DIY: Terrarium Nails How-To Tutorial

diy nail art, diy nails, yuka yoneda, terrarium nails, leaf nail art, clover nail art, nail art leaves, terrarium nail diy, clossette

diy nail art, diy nails, yuka yoneda, terrarium nails, leaf nail art, clover nail art, nail art leaves, terrarium nail diy, clossettePlease ignore the ghastly condition of my cuticles. I garden and do crafts all the time so ’nuff said.

Terrariums and DIY nail art are two trends that I’ve been really excited about, so I thought it was high time for a mashup between the two. Okay, so the title of this DIY tutorial is admittedly a bit misleading. It’s not like you’re really growing living plants on your nails though I would applaud anyone who could actually do that, instead I’m going to show you how to take tiny leaves and stick them onto your nails for the really pretty effect you see above. Unlike the other beautiful nail art tutorials you might see on Pinterest, this terrarium nail how-to is something you can actually achieve and keep for at least a few days and the glassy sheen of the clear manicure creates a, well, polished look over the pressed leaves.

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4 Clever Ways to Use Up Your Leftover Watermelon Rind

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It’s already August and looks like the first days of school are right around the corner! The weather on the other hand, didn’t seem to get the memo because I’m still sporting my flip flops and shades. While I have no problem with an extended summer, there are only a few things I crave during these hot, humid days and at the top of my list… is watermelon! Although it’s super juicy, bright red and delicious, watermelon is one of those fruits where a lot ends up going to waste. But did you know that the white rind we’re so quick to throw away has many great uses? Try some of these options below and see how waste-less you can be!

  1. Pickled Watermelon Rind: Hey, you pickle cucumbers so why not try it with watermelon rind? Use your favorite pickling recipe and use watermelon rinds where they call for cucumbers. You’ll be pleasantly surprised by the similar taste and texture!
  2. Sweetened Watermelon Rind: Though the white rind of the watermelon is not as sweet as the red flesh, it’s still edible and definitely has a great crunchy texture. If you have a sweet tooth and you’re craving a great refreshing snack, dice up some watermelon rind and top with your favorite sweetener whether it be sugar, equal, honey or even coconut milk.
  3. Acne Treatment: We’ve all gone through it… being a pimple-faced teenager dreading going to school. Eating watermelon rind can help with acne problems but rubbing the rinds on the skin surface can also help clear up acne
  4. Watermelon Cups: (My personal fave!): This may be a bit time consuming but if you want your guests to rave about your food AND your drinkware, grab yourself some mini watermelons and make some personalized watermelon cups. The natural juices from the watermelon will also be a great added taste for all party goers. All you need is an x-acto knife and a steady hand.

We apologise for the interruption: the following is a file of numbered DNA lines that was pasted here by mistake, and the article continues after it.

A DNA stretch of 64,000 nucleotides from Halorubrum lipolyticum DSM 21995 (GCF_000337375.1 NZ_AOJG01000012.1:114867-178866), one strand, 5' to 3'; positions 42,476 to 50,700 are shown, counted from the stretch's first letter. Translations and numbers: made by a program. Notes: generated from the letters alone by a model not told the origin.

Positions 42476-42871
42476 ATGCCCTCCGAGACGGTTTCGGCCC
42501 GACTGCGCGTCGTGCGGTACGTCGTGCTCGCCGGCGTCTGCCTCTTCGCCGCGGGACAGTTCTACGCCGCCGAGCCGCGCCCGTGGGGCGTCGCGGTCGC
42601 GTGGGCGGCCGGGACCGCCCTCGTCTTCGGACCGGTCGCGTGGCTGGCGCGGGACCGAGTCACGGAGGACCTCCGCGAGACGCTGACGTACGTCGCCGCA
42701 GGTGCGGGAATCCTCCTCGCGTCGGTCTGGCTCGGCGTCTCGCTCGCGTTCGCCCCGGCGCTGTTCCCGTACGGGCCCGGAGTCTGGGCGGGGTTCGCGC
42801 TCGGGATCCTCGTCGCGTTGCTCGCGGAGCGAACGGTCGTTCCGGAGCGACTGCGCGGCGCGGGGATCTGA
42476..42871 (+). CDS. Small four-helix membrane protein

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Double Eyelids – Why Do We Continue to Make Them a Standard of Asian Beauty?

Double eyelids, otherwise known as futaemabuta in Japanese or ssangapul in Korean, are pretty much exactly what they sound like. Basically, some people have a crease in their eyelid that causes it to “double” over itself and some people don’t. If you’re Asian, chances are you’ve heard about double eyelids all of your life, and if you’re not Asian, I would be interested to know if this is the first time you’re finding out about this. You might also be wondering who gives a damn about such minutiae. Whether or not you’ve got a fold in the small flap of skin that covers your eye hardly seems like it should be a big deal. Unfortunately though, at least in countries like Japan and especially in Korea, it is. For many women in those countries and women of Asian descent in general, having a double eyelid can increase your beauty by twofold – or at least that’s what we’re told from a young age by our parents, friends and the examples of attractiveness that we’re exposed to. It’s no wonder blepharoplasty, or double-eyelid surgery, is a common practice for many young Asian girls.

So why am I writing about this? To be honest, I didn’t care about the whole double eyelid thing up until recently. I didn’t care if my friends had double eyelids naturally, got the surgery (you didn’t expect us not to notice that you looked like a completely different person after you came back from Korea that summer did you?), or taped their eyelids to achieve the double eyelid effect. Honestly that’s your business and when it comes to beauty, I think women should make informed choices about what they’re going to do to their own bodies and faces. I like to say I’m a fan of natural beauty but hey, if getting your boobs done, donning a butt pad or wearing colored contacts makes you feel like you look great and gives you confidence, why shouldn’t you? As a person who augments her “natural” lashes by slathering them with 8 coats of mascara and curls them until they fall out, I’m not one to talk.

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